Richard Strauss - Die Frau ohne Schatten
Bayerische Staatsoper, Munich - 2013
Kirill Petrenko, Krzysztof Warlikowski, Johan Botha, Adrianne Pieczonka, Deborah Polaski, Elena Pankratova, Wolfgang Koch, Sebastian Holecek, Eri Nakamura, Hanna-Elisabeth Müller, Dean Power, Okka von der Damerau, Tim Kuypers, Christian Rieger, Matthew Peña, Laura Tatulescu, Tara Erraught, Heike Grötzinger, Andrea Borghini, RafaI Pawnuk, Leonard Bernad, Iulia Maria Dan
Staatsoper.TV Live Internet Streaming - 1st December 2013
Die Frau ohne Schatten is notoriously one of the most difficult works to stage, the fairytale setting having some directions that are near-impossible to depict conventionally, including frying fish that lament with the Voices of Unborn Children, earthquakes and magically appearing fountains. Even the most basic idea behind the opera - a woman who doesn't cast a shadow - is not an easy thing to achieve credibly on a lighted stage. Inevitably then, directors are required to be somewhat creative in their approach, without losing the necessary otherworldly quality of the work.
Directing Richard Strauss's epic work for the Bavarian State Opera, Krzysztof Warlikowski is not a director short of ideas, one who can always be relied upon for creative and unconventional approaches to opera staging, particularly for a work as rich in imagery and ideas as Die Frau ohne Schatten. Considering that much of the work's fairytale symbolism is based on Strauss and Hofmannsthal's interest in the Freudian theories and psychoanalysis it's not uncommon for productions to use a similar method to explore the underlying meanings and subtexts to be found in the opera, so it's not surprising that a director like Warlikowski finds the work to be fertile ground for a number of ideas.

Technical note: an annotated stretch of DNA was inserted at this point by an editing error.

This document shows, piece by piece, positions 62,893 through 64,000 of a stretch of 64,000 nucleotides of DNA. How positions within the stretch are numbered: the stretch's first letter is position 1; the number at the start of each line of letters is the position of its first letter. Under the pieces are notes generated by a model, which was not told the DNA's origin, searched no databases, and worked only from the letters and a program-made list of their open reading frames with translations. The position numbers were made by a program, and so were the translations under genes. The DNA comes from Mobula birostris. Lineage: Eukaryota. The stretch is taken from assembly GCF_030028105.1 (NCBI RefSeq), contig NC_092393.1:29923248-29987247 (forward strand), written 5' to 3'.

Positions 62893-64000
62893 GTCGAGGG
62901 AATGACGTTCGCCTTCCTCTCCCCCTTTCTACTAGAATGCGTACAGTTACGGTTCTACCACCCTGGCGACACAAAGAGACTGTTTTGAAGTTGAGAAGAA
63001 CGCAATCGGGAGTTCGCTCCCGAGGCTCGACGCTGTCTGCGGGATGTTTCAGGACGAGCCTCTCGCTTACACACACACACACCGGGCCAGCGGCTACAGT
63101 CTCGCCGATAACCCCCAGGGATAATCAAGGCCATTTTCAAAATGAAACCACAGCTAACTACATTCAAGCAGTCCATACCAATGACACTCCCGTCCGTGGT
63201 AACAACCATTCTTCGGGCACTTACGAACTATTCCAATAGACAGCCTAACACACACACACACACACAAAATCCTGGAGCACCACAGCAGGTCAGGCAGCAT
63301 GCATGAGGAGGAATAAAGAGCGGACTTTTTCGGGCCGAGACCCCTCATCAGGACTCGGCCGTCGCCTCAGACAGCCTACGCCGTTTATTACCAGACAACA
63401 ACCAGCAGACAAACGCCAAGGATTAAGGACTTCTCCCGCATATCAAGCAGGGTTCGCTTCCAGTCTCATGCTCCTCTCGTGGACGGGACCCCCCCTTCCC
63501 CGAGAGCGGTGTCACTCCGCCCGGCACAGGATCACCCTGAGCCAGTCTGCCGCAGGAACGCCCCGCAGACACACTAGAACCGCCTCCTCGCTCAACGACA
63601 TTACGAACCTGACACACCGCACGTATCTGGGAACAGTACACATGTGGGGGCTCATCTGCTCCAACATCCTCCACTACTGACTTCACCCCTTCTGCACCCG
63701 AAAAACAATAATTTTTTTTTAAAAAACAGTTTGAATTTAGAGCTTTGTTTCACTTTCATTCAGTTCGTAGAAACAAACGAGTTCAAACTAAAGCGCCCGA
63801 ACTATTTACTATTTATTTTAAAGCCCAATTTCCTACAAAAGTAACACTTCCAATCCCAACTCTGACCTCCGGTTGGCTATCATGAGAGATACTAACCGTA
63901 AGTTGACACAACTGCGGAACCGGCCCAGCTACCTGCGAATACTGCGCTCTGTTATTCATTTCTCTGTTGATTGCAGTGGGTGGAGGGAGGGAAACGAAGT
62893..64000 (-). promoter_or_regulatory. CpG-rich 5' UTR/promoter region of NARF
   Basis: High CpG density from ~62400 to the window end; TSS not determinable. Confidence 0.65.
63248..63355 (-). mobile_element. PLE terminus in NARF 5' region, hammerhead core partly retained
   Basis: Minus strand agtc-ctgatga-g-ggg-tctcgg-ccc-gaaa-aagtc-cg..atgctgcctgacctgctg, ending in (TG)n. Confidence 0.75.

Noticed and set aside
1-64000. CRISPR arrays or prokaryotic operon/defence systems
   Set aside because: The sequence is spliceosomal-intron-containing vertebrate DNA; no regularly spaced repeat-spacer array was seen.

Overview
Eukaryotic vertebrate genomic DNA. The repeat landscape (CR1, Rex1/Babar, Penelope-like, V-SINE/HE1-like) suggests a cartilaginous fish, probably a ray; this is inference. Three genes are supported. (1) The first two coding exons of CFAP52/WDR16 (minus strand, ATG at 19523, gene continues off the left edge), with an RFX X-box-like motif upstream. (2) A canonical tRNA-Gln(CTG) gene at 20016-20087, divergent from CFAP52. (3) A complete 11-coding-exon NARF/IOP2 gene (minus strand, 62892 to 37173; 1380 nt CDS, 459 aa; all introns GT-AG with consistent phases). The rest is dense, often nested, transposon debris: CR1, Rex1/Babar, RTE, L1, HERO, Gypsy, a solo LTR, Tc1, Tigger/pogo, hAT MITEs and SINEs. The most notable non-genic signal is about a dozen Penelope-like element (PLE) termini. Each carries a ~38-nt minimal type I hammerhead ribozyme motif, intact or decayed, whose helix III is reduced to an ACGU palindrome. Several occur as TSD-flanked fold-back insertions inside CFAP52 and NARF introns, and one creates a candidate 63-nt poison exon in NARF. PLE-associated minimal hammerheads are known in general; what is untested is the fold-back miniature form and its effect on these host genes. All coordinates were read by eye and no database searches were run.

The Munich production of Die Frau ohne Schatten then, unsurprisingly, doesn't take place in a fairytale world, but rather in a more modern setting that relates to the mindset of the Empress, daughter of Keikobad, the Woman without a Shadow. When they descend from the Spirit Realm down to Earth then in search of a shadow, the Nurse and the Empress seem to take an elevator from the upper level of a luxury apartment building into the basement where Barak the dyer and his wife do the laundry. It's not a literal descent however - it's certainly not enough to make the fairytale storyline "real" - but rather there's a suggestion that the Nurse is using her powers (hypnosis? psychoanalysis?) to force the Empress (who is often seen lying on a couch) to confront her deepest fears and get in touch with her inner self.
This is certainly a valid interpretation of Die Frau ohne Schatten, if somewhat unimaginative for a director like Krzysztof Warlikowski. We already know the Empress has an inner life - she's a gazelle in the form of a woman - while her lack of a shadow moreover is clearly a description of her inability to bear children. Here, as elsewhere, Warlikowski's production emphasises greatly the deep female desires and anxieties related to sexuality, childbearing and motherhood that can be read from the work. The Dyer's wife in particular, granted fulfilment of a life of luxury by the Nurse in exchange for her shadow (and thus liberated from the ability to conceive), can be seen indulging her wildest fantasies with semi-naked handsome young men, some of them wearing falcon heads.
The men in Die Frau ohne Schatten are depicted as being well-meaning but essentially one-note - the childless Emperor caught up in his obsession with his red falcon and with hunting (which you could interpret as a desire for 'death'), Barak with rather more basic urges, frustrated by the inattention of his wife and his banishment from the marital bed once the Wife has agreed to the Nurse's terms in trade for her shadow. The male perspective is an under-explored avenue of the work, but it's not one that interests Warlikowski. The director certainly finds imaginative imagery that rivals Hofmannsthal's to depict the situation of men who are unable to find fulfilment in their female partners, but the men are still mostly sidelined here.